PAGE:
Their logo has a pair of wings, a beer glass and the nautical star. With that, it encompasses everything that the Veterans United Brewery stands for. The wings are included since most of the people involved were pilots in the Navy, Air Force or National Guard. The beer glass in the center portrays the focus of the business, which of course is some really damn good beer. The nautical star is the guiding light for sailors and that beer is their guiding light.

The Veterans United Brewery is operated and owned by veterans, and with memorabilia from every branch of the U.S. military adorning the taproom, the brewery has an intense heroic atmosphere.

“We try and look back, as well as look forward, by using a lot of retro-vintage artwork and to say to others, hey we recognize the service and sacrifice that people have taken in their lives,” said brewery founder, Ron Gamble, a former Naval Flight Officer. “Every veteran who’s served has sacrificed a portion of their life for the country and the military. That’s sort of my mission, to let people never forget that.”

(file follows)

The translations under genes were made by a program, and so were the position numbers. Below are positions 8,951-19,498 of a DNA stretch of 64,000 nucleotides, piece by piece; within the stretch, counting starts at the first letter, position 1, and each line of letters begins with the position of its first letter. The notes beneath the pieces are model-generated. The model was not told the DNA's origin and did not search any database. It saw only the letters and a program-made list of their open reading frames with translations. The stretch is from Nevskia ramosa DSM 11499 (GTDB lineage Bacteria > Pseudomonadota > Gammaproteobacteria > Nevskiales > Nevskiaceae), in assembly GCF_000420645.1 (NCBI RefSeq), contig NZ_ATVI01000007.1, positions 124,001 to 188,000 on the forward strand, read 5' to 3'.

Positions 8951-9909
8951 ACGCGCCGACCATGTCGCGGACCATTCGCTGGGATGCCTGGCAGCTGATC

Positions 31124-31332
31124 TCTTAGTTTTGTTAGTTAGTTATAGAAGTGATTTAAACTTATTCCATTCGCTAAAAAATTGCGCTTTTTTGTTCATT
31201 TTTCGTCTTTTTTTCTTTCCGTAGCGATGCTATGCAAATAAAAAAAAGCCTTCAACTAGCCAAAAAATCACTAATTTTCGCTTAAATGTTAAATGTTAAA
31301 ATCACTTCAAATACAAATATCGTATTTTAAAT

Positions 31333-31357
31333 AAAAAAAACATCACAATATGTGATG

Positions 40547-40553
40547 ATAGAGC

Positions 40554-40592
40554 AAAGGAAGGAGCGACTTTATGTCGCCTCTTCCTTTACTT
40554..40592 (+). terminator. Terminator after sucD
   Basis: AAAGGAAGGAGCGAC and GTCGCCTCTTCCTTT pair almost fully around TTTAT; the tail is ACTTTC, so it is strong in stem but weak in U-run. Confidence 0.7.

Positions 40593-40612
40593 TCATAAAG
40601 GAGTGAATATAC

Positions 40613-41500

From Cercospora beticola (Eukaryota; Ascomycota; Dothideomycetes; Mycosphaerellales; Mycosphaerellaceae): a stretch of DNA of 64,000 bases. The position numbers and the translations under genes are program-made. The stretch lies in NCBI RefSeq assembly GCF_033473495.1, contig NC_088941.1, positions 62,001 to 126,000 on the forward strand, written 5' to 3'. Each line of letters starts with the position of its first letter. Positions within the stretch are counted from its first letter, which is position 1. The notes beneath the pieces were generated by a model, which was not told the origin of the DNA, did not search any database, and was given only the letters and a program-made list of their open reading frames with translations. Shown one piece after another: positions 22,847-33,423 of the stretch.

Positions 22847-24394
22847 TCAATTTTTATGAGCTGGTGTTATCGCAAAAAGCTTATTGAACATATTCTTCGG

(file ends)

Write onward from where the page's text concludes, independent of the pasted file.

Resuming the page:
Gamble’s wife gave him a beer making kit in 1999. That kit inspired the passion for brewing, and the kit sits in a display case at the bar to this day. Gamble, who served in the Navy toward the end of the Gulf War, received his MBA in business after he got out, something that would set the framework for today.

He worked for a few startup companies until 2007, when he went to Chicago and then Germany in order to get his Master Brewers Diploma. He worked his way up the chain from volunteer to head brewer while in New England, and along the way, he gained enough knowledge and experience to start the business.

The name Veterans United is the result of the company bringing a group of veterans together who all shared the same appreciation for craft beer.

The brewery has three year-round beers, Raging Bonde ale, HopBanshee India Pale ale and Scout Dog 44 Amber ale, to go along with many limited release and seasonal beers. You can find Veterans United beers in bars, restaurants and grocery stores across the Northeast Florida area.

“It’s not about donating money, time and product like a lot of business do,” Gamble said. “It’s recognizing that a person has taken a portion out of their life and served it in lieu of making a big salary.”